I’ve always found risottos quite hard to make since they can easily turn out quite bland and soggy. The trick is to use a strong stock mixture and only add as much as you need to the rice, even if it means you end up with some left over.
In a saucepan, gently fry 1/2 onion, thinly sliced and 1 large clove garlic, thinly sliced, in a little oil until translucent. Add 3-4 fingers okra, sliced, 2-3 inches courgette, cubed and 2 mushrooms, cubed, and fry for a further 1-2 minutes. Add 1/3 cup short grain rice and 1/2 tsp thyme, stir to coat, then over 15-20 minutes add approximately 1 cup of strong vegetable stock (I used a generous teaspoon of stock powder), stirring frequently and only adding more stock when the rice has absorbed the water and the bottom of the pan is bubbling. The more you stir the risotto, the creamier it will get. When cooked the rice should be soft and slightly translucent, although retaining a little bite. Sprinkle over cracked pepper and a small handful of grated hard cheese such as Parmesan or Wensleydale.
Serves 1, easily scaled.
Total cooking time: 35 minutes; active time: 20-35 minutes (I did the washing up while the risotto was cooking, but if you’re less experienced you might need to keep more of an eye on things)
- Omit the cheese for vegan; parmesan-style cheeses are often not suitable for vegetarians, so make sure to check if you are serving vegetarians
- Any green vegetables can be substituted into this risotto. Very soft vegetables such as peas or spinach should be added five minutes from the cooking time. Stinging nettles can also be added to a risotto – once they’re cooked down they lose their sting – but wear rubber gloves to protect your hands while collecting, rinsing and preparing them.
- For a richer flavour, add a little soy sauce or miso paste during the cooking process
- Long grain rice can be used to make a risotto, but it will be less creamy and more sticky so it’s best to use short grain if you can afford it.
I’m eating this as I type – for something I just threw together it turned out surprisingly well!
Cover 1/4 cup couscous with 1/2 cup boiling water, add a pinch of salt or stock powder, cover and set aside for 10 minutes. Finely dice 1/2 apple, 1-2 inches of plantain and 1-2 inches of courgette, and shred a handful of spinach. Fluff the couscous with a fork and stir in the vegetables, 1 tbsp sweet pickle or chutney, a pinch of sage, a pinch of thyme and black pepper to taste. Sprinkle over a small handful of grated cheese.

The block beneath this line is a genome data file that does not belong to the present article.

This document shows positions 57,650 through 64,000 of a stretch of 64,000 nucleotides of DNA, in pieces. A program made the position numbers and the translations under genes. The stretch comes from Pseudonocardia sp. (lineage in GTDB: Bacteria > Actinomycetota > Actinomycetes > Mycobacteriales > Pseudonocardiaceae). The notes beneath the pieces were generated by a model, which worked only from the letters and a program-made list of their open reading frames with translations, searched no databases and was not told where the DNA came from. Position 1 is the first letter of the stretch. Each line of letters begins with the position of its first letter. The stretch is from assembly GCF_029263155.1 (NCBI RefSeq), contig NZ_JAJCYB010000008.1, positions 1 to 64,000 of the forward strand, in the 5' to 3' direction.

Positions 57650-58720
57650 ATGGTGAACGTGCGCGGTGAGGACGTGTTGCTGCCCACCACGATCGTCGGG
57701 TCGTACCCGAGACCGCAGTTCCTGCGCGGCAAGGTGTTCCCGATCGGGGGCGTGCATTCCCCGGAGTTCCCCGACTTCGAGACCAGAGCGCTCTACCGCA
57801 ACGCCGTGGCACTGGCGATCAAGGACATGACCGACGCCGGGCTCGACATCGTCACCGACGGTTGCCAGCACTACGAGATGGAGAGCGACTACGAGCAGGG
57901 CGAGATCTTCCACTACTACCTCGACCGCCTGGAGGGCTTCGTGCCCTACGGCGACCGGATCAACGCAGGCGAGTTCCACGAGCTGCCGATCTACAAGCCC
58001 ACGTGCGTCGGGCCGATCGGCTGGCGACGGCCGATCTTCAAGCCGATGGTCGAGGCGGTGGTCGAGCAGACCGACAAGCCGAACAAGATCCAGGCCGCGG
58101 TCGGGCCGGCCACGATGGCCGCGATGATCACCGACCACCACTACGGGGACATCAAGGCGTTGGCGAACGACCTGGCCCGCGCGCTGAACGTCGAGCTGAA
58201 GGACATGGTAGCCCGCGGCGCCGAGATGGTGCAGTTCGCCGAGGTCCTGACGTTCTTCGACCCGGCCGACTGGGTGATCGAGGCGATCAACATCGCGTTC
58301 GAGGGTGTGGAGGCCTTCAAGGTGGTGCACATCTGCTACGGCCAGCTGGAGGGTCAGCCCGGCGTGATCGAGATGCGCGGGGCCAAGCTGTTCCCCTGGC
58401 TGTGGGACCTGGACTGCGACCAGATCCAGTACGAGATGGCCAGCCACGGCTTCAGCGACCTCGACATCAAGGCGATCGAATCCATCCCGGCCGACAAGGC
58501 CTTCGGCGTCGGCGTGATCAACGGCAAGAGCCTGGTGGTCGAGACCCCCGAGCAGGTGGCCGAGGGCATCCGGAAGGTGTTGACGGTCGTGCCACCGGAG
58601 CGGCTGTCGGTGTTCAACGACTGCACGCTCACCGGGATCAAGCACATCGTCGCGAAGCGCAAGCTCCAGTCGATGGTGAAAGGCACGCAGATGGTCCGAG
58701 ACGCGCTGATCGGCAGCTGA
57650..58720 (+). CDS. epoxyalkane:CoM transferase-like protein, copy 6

- Omit the cheese for vegan
- I haven’t tried this but it should go well with thinly sliced cooked ham or pork
- Mixed herbs can be used instead of the sage and thyme if you don’t have them to hand
- Spinach should be substitutable with other robust salad leaves.
Cover a large handful of pasta in boiling water, add a little salt, and cook on a roiling boil until the pasta is al dente. Meanwhile, fry 1 clove garlic, thinly sliced, 2 mushrooms, thinly sliced, 3-4 okra, thinly sliced and a handful of green beans, thinly sliced, in a little oil until beginning to brown, then set aside. Drain the pasta and add to the vegetables; rinse out the saucepan used for the pasta and return to the heat. Melt 2 tbsp (25g) butter then add 2 tbsp plain flour and stir until a thick, bubbly paste is formed. Cook for a minute on a medium heat, then add 2/3 cup milk in small increments, making sure the sauce has thickened enough to leave the sides before adding more milk. Stir in the pasta, vegetables, and a large handful of baby spinach, then season with salt and pepper. Remove from the heat once the spinach has wilted.
Serves 1 generously
- For a cheese sauce, add a handful of grated cheese to the sauce with the pasta and vegetables.
- For vegan, substitute the butter for dairy free margarine and the milk for slightly less of a non dairy alternative such as soya or hemp. Don’t use coconut milk – it doesn’t work well for a white sauce.
- Other green vegetables such as peas, courgette, broad beans etc. will work well. Chard or pak choi can be used instead of the spinach, although it’s best to separate the leaves and stems and cook the stems with the rest of the vegetables.